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ICYMI: Celebrating Pride Month in South Florida, Plantation Teen Gears Up for Tokyo Olympics

Here are some of the top stories from the past week from NBC 6 News

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Here are some of the top stories from the past week from NBC 6 News:

Celebrating Pride Month in South Florida: What You Need to Know

In commemoration of the New York Stonewall Riots of 1969, June has been designated as Pride Month. The riots served as a catalyst to the fight for the civil rights of the LGBTQIA+ community. In 1970, just one year after the riots, LGBTQIA+ members and activists across the U.S. began to organize marches in cities like Chicago, Los Angeles, New York and San Francisco to remember the injustices of Stonewall. The marches and parades spread to cities throughout the United States to celebrate the gay community.

After a tumultuous year of COVID-19 and virtual events, Pride festivities are finally returning to South Florida. Here are just some of the many events going on in South Florida for Pride Month and how you can take part in the festivities.

Because of the pandemic, hospitals were forced to ban or limit visitation hours. After their father died, two South Florida sisters are joining forces, asking hospitals to end these policies.

Sisters Petition to Lift Visitation Restrictions at Jackson Memorial Hospital

Two South Florida sisters are petitioning to lift visitation restrictions that were put into place due to COVID-19 at Jackson Memorial Hospital.

Michelle Cardenas and Vivianne Nieto started an online petition that currently has more than 1,700 signatures.

"If Miami is back to normal, why can't we put hospitals back to normal?” said Cardenas. 

After nearly three months at Jackson Memorial Hospital with a blood infection and other complications, their father Sandalio Cardenas died on June 7. The Cardenas sisters say with only one visitor allowed and limited hours, it was extremely difficult. 

Hundreds of tenants of a Miami apartment building are getting evicted and have to find a new place to live in a few weeks. NBC 6's Carlos Suarez reports

Tenants at Edgewater Apartment Building Have Weeks to Find New Places to Live

Residents at the Hamilton on the Bay in Edgewater have several weeks to find a new place to live.

Last month, the owners of the property notified some 200 tenants that they are being evicted and have 60 days to move out. 

“I am going to be 72 years old in August and the rent I am going to have to pay to move out to cover the moving expenses is my whole Social Security check,” Larry Schatz said.

He joined other residents in a protest outside of the lobby of the building located off Biscayne Boulevard and Northeast 34th Street on Tuesday. The group has asked the owners, Aimco, to give them more time and money to move.

Lindon Cooke, who moved from New Jersey to Fort Lauderdale, was murdered in cold blood in 2014 in Miami-Dade. Police are still searching for answers.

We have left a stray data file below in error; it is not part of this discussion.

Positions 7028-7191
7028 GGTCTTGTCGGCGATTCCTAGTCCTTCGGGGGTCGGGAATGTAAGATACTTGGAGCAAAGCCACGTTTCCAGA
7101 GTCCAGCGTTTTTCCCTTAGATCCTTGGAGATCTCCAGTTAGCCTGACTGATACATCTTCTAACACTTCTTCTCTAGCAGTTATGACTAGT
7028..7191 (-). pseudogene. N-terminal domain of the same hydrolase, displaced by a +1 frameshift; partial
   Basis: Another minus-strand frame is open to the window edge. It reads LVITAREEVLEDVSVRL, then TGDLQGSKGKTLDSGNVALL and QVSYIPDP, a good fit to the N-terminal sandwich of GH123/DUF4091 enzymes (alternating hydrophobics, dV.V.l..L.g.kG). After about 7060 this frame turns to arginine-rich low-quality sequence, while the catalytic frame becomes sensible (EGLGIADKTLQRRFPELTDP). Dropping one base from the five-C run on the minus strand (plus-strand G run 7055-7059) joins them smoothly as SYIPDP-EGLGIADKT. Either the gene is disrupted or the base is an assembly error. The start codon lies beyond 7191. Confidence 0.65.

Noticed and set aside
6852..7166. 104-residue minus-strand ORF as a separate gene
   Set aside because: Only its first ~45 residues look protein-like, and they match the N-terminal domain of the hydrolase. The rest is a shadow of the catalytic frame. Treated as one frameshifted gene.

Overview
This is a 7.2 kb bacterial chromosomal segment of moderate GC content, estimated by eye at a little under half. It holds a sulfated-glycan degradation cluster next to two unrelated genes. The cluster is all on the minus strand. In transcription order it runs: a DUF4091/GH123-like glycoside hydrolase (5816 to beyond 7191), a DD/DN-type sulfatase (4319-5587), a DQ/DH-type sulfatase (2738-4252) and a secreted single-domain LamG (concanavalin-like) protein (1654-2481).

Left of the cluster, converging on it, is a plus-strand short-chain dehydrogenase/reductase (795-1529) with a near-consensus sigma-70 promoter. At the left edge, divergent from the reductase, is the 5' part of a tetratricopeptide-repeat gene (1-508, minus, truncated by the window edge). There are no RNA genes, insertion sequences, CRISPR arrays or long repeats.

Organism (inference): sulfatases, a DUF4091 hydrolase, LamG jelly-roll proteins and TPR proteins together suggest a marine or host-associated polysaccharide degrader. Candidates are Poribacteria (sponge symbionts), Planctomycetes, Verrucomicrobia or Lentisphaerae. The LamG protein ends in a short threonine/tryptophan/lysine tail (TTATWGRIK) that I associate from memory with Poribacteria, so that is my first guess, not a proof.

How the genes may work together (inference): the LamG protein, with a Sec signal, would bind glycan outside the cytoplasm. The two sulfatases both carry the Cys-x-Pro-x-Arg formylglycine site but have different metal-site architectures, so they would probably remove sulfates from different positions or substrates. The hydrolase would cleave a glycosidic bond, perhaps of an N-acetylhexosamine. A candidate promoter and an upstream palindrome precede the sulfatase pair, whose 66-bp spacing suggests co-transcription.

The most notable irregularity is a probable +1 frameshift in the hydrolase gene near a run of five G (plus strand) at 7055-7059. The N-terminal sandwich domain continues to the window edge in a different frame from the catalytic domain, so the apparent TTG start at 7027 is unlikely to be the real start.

Man Seen Purchasing Cellphone Could Lead Police to 2014 Murderer

Lindon Cooke started a new life in Fort Lauderdale in 2013 after living in the New Jersey area for much of his life, but his new beginning proved to be a tragic move. 

"I don't want any mother to feel what I feel,” said Cooke's mother, Althea Littlejohn.

Littlejohn is still waiting for closure. Seven long years have gone by, and her son's murderer remains on the run.

"It's hard because you feel like perhaps you've brushed shoulder to shoulder with these people. You may or you may not. But you just don't know,” said Littlejohn. 

Florida's state Board of Education banned “critical race theory” from public school classrooms Thursday. NBC 6's Ari Odzer reports

Florida Bans ‘Critical Race Theory' From Its Classrooms

Florida's state Board of Education banned “critical race theory” from public school classrooms Thursday, adopting new rules it said would shield schoolchildren from curricula that could “distort historical events.”

Florida's move was widely expected as a national debate intensifies about how race should be used as a lens in classrooms to examine the country's tumultuous history.

Republican Gov. Ron DeSantis appeared by video at the top of the board's meeting, urging its members, many of whom he appointed, to adopt the new measures he asserted would serve students with the facts rather than “trying to indoctrinate them with ideology.”

Taekwondo may have originated in Korea, but Aliyah Shipman is hoping to bring home gold for Haiti in the Tokyo Olympics. NBC 6's Amanda Plasencia reports.

South Florida Taekwondo Star, 18, Hoping to Bring Home Gold for Haiti in Olympics

Taekwondo may have originated in Korea, but Aliyah Shipman is hoping to bring home gold for Haiti in the Tokyo Olympics.

The 18-year-old Taekwondo star is one of the youngest athletes heading to Tokyo this summer.

Shipman trains for hours on end at I-Fight Mohamed Ali Martial Arts and Fitness Center, but she got her start in the sport early on.

"When I was around nine years old, I was a chubby little kid and my mom wanted me to do some physical activity, so she put me into Taekwondo,” Shipman said.

She quickly got hooked on the sport.

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